The agency has taken on new obligations in the past two years in areas like post market drug safety, the creation of a pathway for follow on biologics, and regulation of new advertising channels like the Internet. But with its application load largely flat, it’s likely that FDA’s managers can re-jigger their priorities – and personnel, to absorb the looming cuts and bring staff levels to 2010 levels. Reviewers should be the last to be cut, although some newer ones could get axed.

Assuming the center gets clipped back to something near its 2010 budget and staffing levels, it will lose about 250-300 FTEs (once you factor in the higher costs for each FTE in 2012 compared to the costs in 2010). But since it takes so long to on-board people (owing to federal hiring rules) the drug center still has maybe hundreds of open slots that were authorized by the 2012 budget increases, but not yet filled. So the impact of the 250-300 lost slots is likely to be far less immediate once those open positions get frozen in order to offset the sequester loses.

It still means a number of folks will be terminated (especially contractors) and many more won’t be hired at all as open slots get held back. And since managers have limited authority to dismiss underperforming employees, and move people around (owing to government hiring rules and union restrictions), the cuts could fall most heavily on the newest hires. These are the people who are not yet burrowed in under federal work rules and can be more easily dismissed.

Yet some of these may be precisely the people that the agency most needs, because they were recruited exactly because they have skills closely matched to the agency’s current initiatives. So some of the new regulatory science policy work that FDA is doing could be hard hit, even if FDA is able to continue to keep pace with its day-to-day review function. While there will be important work that doesn’t get done, its unlikely that the cuts would have to compel the center to back off of its PDUFA review commitments. Even after the cuts, the drug center is still roughly 750 people stronger than it was just four years ago — even in a worst-case scenario.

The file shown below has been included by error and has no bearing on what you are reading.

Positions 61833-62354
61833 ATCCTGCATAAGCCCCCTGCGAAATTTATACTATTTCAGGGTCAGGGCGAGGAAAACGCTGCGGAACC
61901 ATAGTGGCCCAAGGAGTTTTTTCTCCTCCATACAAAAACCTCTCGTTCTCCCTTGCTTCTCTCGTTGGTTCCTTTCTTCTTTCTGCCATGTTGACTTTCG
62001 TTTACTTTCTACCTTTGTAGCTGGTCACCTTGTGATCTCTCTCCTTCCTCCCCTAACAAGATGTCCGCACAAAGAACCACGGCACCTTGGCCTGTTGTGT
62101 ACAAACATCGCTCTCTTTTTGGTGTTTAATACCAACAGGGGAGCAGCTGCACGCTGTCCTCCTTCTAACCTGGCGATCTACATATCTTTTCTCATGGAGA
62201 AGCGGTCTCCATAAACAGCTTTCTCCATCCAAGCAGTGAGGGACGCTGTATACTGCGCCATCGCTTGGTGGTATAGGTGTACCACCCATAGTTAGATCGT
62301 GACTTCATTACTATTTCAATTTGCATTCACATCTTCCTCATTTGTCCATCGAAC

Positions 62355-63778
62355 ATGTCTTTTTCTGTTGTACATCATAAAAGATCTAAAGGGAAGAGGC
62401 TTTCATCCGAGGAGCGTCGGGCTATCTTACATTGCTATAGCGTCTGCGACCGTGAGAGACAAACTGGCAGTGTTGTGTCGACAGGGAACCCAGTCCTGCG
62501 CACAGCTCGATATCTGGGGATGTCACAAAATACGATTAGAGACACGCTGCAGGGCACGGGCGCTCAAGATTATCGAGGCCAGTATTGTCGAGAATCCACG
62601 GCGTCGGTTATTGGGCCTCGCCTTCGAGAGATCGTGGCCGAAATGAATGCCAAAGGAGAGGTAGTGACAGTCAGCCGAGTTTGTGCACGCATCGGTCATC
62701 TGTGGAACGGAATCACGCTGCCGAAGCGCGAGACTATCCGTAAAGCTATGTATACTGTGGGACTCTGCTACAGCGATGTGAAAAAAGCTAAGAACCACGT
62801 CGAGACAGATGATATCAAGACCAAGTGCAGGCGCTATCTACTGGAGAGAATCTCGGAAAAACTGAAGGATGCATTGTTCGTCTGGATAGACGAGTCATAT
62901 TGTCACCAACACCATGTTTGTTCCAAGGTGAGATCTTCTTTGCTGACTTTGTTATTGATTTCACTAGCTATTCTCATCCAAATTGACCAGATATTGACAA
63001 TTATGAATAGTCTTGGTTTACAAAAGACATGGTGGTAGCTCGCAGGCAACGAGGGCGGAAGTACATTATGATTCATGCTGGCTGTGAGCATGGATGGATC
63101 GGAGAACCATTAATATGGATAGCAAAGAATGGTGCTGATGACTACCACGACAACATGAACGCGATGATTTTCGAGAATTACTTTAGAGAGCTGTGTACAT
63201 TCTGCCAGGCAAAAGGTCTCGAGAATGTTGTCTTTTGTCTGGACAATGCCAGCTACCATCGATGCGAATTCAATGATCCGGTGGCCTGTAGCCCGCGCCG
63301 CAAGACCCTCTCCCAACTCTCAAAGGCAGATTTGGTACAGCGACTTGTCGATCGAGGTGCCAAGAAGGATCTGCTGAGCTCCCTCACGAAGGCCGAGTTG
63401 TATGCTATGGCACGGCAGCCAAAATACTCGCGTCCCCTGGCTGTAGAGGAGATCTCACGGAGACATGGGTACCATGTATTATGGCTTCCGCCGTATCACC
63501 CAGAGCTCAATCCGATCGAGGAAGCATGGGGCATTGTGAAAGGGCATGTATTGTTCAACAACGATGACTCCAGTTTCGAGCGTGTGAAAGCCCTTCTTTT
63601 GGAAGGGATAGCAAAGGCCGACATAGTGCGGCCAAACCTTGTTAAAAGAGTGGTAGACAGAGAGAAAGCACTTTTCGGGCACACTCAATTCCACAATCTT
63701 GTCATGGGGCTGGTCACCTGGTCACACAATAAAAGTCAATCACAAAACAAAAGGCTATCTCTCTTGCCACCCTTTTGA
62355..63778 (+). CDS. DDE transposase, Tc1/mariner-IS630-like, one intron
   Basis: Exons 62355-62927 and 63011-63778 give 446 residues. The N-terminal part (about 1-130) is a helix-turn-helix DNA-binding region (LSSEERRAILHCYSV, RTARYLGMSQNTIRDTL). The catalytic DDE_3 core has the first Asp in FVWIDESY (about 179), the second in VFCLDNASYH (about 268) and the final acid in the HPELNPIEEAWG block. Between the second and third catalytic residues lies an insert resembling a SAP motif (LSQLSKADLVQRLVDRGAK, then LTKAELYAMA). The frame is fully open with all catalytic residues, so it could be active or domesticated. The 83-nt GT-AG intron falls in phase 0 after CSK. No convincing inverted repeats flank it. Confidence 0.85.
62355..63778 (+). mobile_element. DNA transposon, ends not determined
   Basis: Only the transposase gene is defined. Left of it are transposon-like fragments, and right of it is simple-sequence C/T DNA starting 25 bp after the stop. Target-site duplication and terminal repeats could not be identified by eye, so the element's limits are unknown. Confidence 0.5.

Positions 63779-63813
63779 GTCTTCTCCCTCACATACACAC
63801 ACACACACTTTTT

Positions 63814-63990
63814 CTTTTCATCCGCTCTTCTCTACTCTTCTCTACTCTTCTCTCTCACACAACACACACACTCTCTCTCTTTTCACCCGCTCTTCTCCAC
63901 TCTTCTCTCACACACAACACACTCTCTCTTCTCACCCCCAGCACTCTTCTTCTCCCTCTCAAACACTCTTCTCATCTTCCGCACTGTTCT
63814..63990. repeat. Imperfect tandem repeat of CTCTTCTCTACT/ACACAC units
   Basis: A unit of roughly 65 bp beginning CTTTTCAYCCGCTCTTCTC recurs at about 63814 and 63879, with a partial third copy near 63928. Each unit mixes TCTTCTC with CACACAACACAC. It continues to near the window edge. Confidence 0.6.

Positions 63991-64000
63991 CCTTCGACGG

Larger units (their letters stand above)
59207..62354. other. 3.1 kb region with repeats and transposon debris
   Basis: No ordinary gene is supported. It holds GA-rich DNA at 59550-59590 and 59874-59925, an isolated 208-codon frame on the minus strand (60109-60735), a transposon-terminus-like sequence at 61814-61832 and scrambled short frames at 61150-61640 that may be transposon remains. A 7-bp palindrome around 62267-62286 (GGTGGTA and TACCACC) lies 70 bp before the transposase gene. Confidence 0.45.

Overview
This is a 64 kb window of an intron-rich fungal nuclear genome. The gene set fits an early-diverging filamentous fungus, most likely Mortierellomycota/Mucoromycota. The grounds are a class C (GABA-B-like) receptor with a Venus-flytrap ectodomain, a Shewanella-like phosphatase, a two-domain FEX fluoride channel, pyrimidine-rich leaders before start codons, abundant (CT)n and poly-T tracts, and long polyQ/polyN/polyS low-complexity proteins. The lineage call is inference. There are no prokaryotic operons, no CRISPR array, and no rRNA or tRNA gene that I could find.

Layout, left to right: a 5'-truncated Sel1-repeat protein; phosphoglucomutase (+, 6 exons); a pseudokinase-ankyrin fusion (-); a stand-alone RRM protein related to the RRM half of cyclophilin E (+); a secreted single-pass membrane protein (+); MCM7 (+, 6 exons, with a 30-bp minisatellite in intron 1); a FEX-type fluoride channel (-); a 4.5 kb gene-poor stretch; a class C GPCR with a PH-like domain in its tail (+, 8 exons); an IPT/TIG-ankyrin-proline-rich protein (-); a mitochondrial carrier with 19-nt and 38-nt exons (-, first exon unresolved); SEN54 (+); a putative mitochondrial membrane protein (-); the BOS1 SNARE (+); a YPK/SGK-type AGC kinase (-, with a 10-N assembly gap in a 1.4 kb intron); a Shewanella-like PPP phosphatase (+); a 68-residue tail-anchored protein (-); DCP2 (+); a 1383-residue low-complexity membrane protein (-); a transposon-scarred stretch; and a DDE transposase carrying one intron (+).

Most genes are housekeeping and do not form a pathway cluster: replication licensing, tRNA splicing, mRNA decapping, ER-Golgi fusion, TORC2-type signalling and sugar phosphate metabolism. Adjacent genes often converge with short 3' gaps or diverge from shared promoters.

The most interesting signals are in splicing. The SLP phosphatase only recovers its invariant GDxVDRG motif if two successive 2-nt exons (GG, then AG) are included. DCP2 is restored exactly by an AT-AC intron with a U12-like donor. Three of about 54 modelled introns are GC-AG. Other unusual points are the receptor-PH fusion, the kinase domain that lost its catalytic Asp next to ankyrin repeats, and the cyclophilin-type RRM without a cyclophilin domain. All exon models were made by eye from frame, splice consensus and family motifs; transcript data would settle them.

The FDA Commissioner still retains some discretion to spare the medical product centers, and the food center, some of the brunt of these cuts. She should be using every tool she has to keep the cuts from impacting the core programs.

Observers are already calling these cuts “dramatic” – warning that it would decimate FDA’s programs. In view of the drug center’s recent growth, its solid leadership team, and chance that the Commissioner’s Office can absorb more of the cuts, the drug program can manage through the austerity.

Taking FDA’s budget back to 2010 levels shouldn’t be a reason for FDA’s core review programs to stutter

All of this, of course, center’s on FDA’s ability to take an earnest look at its budget and take measures to try and blunt the blow of these cuts. People close to the agency say that – until now – the White House has largely forbid the agency staff from making a realistic plan for how the sequester cuts could be mitigated. Now the FDA personnel are scrambling to put together sensible preparations.

It’s said that the White House didn’t want to weaken its hand in political negotiations over the sequester– and its current position that the earth will stop spinning the day after the cuts take place. So in the end, it may come down to whether politics or good prudence is allowed to guide the FDA’s reductions.